Not sure about Picasso? You’ll like this. Barcelona’s Picasso Museum

Picasso Museum

If you think Picasso is all about cubes and strange faces, think again. The Picasso Museum in Barcelona has something for everyone. It is a must for the ordinary tourist and the art lover.

You may think of Picasso as the Father of Modern Art. You will be surprised. The first shock is the location of the museum. Perhaps you expected a concrete and glass building. Not a bit of it. The Picasso Museum is in the old city of Barcelona. As you walk along Montcada Street, you see five mansions or palaces. They are medieval. This is old Catalonia. This is the Barcelona of merchants and trade. Surely, you think these Gothic houses cannot contain Picasso. But they do.

Now go round the back of Montcado Street into Sabartés Square. Here is the new entrance building, opened in 2011. This is more like it. Glass from floor to ceiling and a concrete roof. Yet, once inside, old Spain returns. Each palace has an inner courtyard. From the courtyards you climb outside stone staircases to go to the upper floors. Once inside, the rooms are more typical of art galleries anywhere.

Picasso changed art. But art also changed Picasso. He went on a journey throughout his life. He started with portraits, drawing and sketches. It is this early art that is found here, from the early 1890’s, when Picasso was just a teenager, up to about 1917.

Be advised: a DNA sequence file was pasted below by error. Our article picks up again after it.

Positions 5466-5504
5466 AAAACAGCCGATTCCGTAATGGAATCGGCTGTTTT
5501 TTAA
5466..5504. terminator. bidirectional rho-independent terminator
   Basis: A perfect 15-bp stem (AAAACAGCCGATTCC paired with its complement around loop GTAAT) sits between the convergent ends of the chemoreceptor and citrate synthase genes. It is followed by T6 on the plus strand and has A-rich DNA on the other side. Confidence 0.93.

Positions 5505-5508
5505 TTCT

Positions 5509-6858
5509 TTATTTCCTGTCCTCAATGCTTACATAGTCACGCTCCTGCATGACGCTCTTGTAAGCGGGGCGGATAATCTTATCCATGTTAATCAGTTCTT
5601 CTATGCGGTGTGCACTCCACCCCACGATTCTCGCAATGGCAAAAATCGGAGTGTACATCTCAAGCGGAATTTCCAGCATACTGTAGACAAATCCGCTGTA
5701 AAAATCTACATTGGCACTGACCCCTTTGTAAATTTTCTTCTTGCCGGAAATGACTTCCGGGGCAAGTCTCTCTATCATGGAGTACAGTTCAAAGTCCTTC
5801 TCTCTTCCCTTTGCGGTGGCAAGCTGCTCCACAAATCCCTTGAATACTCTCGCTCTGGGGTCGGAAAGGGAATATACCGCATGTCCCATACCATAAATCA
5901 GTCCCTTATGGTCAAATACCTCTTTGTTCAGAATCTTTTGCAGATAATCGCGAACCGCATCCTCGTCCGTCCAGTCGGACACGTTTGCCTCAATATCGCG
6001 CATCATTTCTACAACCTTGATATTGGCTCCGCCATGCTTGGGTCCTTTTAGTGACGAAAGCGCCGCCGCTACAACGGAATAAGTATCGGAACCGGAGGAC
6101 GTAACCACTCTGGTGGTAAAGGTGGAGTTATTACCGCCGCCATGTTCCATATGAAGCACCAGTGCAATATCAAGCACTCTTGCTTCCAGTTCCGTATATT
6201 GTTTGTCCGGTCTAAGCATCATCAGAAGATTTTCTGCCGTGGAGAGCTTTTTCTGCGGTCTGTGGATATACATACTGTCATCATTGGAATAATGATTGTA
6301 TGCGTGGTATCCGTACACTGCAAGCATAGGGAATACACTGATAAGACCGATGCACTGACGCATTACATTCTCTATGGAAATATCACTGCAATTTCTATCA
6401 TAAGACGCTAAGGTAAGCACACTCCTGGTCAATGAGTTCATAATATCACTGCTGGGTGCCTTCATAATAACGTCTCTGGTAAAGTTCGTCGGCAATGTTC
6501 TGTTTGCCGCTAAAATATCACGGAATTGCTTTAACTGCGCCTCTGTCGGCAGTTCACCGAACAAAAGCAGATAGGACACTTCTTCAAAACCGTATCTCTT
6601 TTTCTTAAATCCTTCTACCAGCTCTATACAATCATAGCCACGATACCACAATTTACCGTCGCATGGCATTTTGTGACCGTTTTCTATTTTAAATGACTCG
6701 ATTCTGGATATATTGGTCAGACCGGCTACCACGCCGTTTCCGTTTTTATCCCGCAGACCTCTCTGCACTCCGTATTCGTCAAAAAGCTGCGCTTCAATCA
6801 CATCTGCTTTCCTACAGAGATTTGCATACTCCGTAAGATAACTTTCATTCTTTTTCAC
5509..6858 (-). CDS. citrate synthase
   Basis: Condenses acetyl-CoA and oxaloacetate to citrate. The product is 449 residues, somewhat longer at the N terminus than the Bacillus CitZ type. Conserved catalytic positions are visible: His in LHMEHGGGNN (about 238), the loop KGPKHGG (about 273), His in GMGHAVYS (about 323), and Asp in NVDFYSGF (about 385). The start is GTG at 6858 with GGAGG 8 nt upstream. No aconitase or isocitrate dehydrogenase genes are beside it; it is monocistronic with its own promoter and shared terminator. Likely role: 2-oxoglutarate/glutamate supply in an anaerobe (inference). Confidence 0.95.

Pablo Picasso produced thousands of works of art. He was prolific. The Barcelona Museum was the only one started in his lifetime. With the help of his friend and secretary, Jaume Sabartés, a gallery was started in the Agiular Palace on Montcado Street in 1963. Soon there were so many paintings, drawings and sculptures that the palace next door was added to the museum in 1970. Picasso died in 1973. But the collection grew and grew. Three more neighbouring palaces were added: one in 1985, and two more in1999. As you go from palace to palace, you follow Picasso’s journey.

The art inside is magnificent. But the palaces themselves are wonderful examples of Catalan Gothic architecture. They were mostly built in the 13th and 14th centuries.

The new entrance building is the work of the modern Spanish architect, Jordi Garcés.

Will you enjoy the museum as much as Picasso did when it opened? You will enjoy it more. Because Picasso never visited it. He had moved to France after the Spanish Civil War. He refused to return to Spain while General Franco was in charge. So, though he helped set it up, Picasso never saw his museum. But you have, and you will have been surprised and delighted.

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